26 of the world´s leading mobile telecommunications companies have come together to set a new standard which is being dubbed “Super 3G”. The companies – which include Japan´s DoCoMo, Vodafone and Siemens – are looking to develop a system which will dwarf the speeds of 3G – the current generation – by up to 10 times.
The standard will be finalized in 2007, with commercial services being rolled out in 2009 through 2010.
The main push for the new standard, and infrastructure, is around multimedia – particularly video. Companies are already looking at ways to provide higher quality screens, for higher definition video – perhaps even on larger screens. In fact, the goal is to have television quality video on cellphones, something that is impossible in today´s 3G world.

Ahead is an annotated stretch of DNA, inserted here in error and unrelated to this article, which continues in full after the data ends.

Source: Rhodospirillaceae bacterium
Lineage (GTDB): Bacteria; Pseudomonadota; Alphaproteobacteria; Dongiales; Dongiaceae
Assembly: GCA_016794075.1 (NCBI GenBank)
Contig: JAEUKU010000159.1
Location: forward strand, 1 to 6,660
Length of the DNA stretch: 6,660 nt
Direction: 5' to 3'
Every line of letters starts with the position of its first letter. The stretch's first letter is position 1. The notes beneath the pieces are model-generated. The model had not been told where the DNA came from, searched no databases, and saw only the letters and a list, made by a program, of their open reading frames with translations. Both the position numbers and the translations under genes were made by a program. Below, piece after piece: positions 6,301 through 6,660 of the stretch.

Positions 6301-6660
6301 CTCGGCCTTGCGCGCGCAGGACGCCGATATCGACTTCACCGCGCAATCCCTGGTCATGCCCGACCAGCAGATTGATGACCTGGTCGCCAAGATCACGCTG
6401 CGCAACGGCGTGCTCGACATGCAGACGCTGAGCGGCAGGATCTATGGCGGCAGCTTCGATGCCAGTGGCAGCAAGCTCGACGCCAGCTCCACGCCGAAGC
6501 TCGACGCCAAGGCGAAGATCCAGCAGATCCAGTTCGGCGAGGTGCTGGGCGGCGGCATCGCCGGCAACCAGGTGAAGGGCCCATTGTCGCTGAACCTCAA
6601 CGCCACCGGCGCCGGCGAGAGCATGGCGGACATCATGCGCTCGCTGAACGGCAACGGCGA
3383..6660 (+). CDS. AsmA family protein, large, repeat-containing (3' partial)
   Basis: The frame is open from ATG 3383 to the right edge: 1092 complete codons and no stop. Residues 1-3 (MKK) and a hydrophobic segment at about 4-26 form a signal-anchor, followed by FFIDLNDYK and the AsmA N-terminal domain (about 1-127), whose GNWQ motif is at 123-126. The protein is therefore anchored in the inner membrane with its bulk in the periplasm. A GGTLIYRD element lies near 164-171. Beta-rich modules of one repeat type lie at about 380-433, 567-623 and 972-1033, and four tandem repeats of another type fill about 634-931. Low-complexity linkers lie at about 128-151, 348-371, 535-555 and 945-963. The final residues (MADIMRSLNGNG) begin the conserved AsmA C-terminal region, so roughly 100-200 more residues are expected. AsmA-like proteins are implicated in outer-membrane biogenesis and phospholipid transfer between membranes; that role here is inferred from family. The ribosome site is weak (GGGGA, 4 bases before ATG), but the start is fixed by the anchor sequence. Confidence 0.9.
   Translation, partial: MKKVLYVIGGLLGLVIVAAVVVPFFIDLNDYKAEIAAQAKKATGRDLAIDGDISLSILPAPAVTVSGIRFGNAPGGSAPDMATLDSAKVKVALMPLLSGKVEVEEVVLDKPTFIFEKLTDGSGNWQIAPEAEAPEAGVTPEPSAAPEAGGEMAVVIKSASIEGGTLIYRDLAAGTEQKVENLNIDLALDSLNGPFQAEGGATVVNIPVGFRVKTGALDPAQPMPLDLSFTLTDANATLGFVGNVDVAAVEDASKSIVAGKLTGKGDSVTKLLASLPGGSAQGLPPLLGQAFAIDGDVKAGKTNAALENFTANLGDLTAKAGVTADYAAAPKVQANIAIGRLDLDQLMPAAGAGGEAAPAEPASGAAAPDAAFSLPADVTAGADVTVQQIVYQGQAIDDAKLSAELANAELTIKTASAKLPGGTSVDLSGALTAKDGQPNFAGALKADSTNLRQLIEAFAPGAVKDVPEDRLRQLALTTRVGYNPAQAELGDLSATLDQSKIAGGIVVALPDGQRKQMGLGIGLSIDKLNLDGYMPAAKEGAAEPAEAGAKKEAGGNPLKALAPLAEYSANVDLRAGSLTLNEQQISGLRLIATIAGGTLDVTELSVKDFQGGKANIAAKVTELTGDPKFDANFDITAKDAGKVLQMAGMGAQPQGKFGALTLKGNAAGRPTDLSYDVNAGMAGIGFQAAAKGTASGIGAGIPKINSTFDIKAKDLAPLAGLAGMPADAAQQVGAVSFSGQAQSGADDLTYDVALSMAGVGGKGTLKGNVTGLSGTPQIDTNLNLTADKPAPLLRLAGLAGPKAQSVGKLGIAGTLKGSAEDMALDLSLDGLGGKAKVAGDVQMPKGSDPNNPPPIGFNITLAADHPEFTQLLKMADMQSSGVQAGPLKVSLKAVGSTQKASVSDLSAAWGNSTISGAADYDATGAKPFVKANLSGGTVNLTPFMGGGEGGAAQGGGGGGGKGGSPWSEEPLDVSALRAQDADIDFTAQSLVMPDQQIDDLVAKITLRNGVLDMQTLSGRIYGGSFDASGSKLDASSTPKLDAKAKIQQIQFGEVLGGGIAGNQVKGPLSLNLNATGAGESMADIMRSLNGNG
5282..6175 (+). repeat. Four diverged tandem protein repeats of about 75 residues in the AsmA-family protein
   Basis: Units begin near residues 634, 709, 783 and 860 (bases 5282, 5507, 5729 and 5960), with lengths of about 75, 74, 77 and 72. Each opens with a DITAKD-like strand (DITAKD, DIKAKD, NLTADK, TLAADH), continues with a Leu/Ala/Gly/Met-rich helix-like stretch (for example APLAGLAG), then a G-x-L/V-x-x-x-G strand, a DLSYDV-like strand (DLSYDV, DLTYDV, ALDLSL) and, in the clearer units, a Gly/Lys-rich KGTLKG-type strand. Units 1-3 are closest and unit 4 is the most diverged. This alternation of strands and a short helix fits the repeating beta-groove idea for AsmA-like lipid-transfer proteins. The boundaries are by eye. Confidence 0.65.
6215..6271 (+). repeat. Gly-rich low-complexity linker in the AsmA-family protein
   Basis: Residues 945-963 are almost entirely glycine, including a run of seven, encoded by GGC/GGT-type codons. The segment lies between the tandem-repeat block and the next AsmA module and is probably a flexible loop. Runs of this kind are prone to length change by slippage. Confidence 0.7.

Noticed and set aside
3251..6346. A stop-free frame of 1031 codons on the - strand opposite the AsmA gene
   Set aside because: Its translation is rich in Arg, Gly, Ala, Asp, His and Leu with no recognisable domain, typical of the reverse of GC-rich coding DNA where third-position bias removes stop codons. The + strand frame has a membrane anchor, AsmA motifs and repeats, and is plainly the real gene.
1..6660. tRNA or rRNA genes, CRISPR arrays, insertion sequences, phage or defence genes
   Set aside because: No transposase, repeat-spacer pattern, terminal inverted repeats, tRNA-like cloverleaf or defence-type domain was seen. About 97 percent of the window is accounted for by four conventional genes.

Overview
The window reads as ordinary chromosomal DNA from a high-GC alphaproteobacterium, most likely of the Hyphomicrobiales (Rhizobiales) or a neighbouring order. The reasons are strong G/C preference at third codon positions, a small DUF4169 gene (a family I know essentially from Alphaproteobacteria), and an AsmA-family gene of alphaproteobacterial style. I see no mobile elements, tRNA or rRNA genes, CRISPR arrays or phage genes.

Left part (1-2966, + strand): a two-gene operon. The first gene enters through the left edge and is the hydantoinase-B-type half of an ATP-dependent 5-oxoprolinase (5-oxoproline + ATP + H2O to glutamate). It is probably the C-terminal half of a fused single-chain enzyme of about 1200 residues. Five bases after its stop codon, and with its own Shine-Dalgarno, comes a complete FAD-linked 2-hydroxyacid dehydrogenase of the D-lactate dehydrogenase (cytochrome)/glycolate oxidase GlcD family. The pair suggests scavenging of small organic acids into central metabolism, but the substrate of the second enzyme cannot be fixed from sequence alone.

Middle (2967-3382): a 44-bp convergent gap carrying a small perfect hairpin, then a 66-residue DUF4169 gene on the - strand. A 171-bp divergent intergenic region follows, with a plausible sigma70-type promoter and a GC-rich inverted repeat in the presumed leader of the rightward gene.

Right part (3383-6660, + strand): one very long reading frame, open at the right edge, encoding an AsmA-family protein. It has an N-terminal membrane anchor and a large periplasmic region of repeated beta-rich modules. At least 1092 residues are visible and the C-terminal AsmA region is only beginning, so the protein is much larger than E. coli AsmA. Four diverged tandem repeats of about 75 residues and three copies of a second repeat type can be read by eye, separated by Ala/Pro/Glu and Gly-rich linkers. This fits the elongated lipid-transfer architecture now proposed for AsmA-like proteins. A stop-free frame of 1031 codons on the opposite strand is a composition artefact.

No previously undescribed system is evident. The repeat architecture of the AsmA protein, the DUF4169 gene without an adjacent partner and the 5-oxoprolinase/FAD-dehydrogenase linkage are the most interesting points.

The largest hurdle to adoption of the standard is in fact technology. Research to make video and audio compression efficient enough for use on the airwaves – as well as cellphones themselves which lack any serious computer power – is already under way.
The auctioning off of the first 3G licenses in Europe cost winners such as Vodaphone, BT and Orange and estimated $35b. A massive amount of money which still hasn´t been recouped. Expect the bidding for Super 3G to be similarly expensive, though the infrastructure of the cellphone networks will likely be upgraded in the next few years to make the transition more seamless and less costly.